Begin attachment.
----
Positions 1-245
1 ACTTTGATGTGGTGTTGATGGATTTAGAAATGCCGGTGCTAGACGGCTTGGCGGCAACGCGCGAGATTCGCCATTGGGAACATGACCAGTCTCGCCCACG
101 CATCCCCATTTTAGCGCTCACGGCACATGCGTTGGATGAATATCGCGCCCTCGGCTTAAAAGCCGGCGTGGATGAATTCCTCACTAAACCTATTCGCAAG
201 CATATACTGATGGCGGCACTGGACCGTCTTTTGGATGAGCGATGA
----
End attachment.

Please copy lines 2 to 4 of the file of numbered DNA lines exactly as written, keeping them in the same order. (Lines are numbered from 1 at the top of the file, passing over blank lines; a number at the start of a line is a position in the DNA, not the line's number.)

1 ACTTTGATGTGGTGTTGATGGATTTAGAAATGCCGGTGCTAGACGGCTTGGCGGCAACGCGCGAGATTCGCCATTGGGAACATGACCAGTCTCGCCCACG
101 CATCCCCATTTTAGCGCTCACGGCACATGCGTTGGATGAATATCGCGCCCTCGGCTTAAAAGCCGGCGTGGATGAATTCCTCACTAAACCTATTCGCAAG
201 CATATACTGATGGCGGCACTGGACCGTCTTTTGGATGAGCGATGA